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The Nature of War
Amid the horrors of the Russian invasion, Ukrainians are sharing with the world their photographs of birds, butterflies, frogs, flowers and other life from nature.
ON THE DAY that Russia invaded, Mute Swans were moving in to ice-free lakes and ponds for the breeding season near Kyiv.
During the horrific siege of Mariupol, European Peacock butterflies were on the wing and Sweet Violets were blooming across much of Ukraine.
And now, as war rages ever on, I’m watching a second spring unfold in photographs of nature that Ukrainians have been posting to an online platform called iNaturalist. As a biologist here in the relative safety of North America, I’m struggling to reconcile the new life of the Ukraine spring in the shadow of this ongoing war.
Since the start of the war, upwards of 2,000 people in Ukraine have shared with the world their photos of plants, animals, fungi, lichens, and other living things on iNaturalist. Each image is a testament to the human bond with nature — even in the most difficult of times.
“The love of nature is a force stronger than bombs,” Oleksii Vasyliuk, a zoologist in Ukraine, told me by email, invoking a quote attributed to noted Ukrainian scientist Pavlo Tutkovsky (1858-1930).
These images are by no means the casual or performative manifestations of social media. Launched in 2008, iNaturalist is one of the most important crowd-sourced reservoirs of biological data on the planet. Its two million contributors worldwide range from backyard naturalists to research scientists.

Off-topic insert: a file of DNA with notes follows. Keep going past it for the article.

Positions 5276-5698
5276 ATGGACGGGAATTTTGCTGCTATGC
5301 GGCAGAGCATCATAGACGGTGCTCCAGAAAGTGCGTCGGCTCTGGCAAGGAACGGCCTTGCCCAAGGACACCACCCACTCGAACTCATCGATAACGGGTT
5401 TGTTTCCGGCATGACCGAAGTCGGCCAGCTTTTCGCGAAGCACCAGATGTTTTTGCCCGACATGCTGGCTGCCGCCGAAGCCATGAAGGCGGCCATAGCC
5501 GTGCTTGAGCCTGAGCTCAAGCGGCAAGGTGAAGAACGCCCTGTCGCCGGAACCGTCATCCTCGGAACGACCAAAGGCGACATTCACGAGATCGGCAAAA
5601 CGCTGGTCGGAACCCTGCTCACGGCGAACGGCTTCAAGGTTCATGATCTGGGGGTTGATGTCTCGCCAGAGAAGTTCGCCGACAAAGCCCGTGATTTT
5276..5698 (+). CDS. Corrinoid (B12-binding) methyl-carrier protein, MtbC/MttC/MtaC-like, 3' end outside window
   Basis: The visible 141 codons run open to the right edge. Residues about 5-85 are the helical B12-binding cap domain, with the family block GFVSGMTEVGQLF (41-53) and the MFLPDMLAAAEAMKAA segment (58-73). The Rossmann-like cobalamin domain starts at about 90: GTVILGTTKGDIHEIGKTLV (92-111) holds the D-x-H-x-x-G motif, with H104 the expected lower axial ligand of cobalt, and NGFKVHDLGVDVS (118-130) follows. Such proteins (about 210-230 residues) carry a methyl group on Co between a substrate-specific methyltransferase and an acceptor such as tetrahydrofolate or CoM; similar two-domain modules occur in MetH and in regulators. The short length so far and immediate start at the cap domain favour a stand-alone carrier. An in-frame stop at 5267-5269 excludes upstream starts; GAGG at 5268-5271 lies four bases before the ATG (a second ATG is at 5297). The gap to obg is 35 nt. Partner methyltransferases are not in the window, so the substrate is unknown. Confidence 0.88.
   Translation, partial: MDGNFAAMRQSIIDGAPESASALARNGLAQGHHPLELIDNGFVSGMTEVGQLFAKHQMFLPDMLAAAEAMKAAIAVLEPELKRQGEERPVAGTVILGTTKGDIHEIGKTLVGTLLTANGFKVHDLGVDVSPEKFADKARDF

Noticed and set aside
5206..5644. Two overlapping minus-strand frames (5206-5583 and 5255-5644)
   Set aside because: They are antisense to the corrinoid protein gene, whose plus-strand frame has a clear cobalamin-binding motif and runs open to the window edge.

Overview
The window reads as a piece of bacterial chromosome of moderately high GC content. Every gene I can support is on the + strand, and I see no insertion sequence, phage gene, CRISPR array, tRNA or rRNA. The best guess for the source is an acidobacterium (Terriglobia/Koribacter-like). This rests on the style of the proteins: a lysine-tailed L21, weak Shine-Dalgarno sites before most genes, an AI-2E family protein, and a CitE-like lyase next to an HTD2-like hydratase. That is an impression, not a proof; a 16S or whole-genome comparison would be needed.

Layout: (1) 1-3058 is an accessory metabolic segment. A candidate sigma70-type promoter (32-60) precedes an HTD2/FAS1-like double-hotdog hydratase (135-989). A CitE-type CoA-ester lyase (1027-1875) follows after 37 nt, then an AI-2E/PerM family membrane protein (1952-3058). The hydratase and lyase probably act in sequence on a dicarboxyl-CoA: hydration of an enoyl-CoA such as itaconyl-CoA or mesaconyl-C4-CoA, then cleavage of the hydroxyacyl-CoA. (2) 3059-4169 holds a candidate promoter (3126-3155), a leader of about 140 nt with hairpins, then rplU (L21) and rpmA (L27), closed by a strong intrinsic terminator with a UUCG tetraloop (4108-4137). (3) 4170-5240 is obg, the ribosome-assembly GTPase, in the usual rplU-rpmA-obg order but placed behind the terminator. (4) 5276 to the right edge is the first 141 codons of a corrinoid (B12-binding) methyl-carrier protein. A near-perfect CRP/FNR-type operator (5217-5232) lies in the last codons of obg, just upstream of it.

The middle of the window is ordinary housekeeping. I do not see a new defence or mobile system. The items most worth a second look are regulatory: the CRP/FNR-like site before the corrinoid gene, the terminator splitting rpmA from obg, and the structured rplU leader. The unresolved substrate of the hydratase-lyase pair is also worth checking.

Since the invasion on 24 February 2022, Ukrainians posting to iNaturalist have uploaded more than 160,000 images representing about 6,800 species in their country: storks and doves, hyacinths and dandelions, mistletoe and mushrooms, lady beetles and bumblebees.
As I first began to watch the spring emerge in those images a year ago, I contacted several Ukrainian biologists posting regularly to iNaturalist (and wrote an earlier version of this essay for The Boston Globe). A year later I’m relieved that as of this week the biologists were all still alive.
Many Ukrainians continue to share their nature photos on iNaturalist because the bombs and tanks have not yet reached them. Some are driven by the need to gather data for their research or for conservation. Others observe nature and submit photos as a form of defiance. And perhaps all of them continue to find refuge in the familiar.
“Nature inspires those who know how to see it even in the most difficult moments,” Vasyliuk wrote earlier in our exchange of messages through the iNaturalist platform. He once emailed me a recording of a common songbird called Eurasian Blue Tit singing as an air-raid warning siren blared in the city of Lviv.
Like that songbird, nature, of course, is dispassionate on matters of war. Swans unwittingly migrate north among fighter jets. Orchids cannot flee the bombs. Butterflies know nothing of bullets and refugees.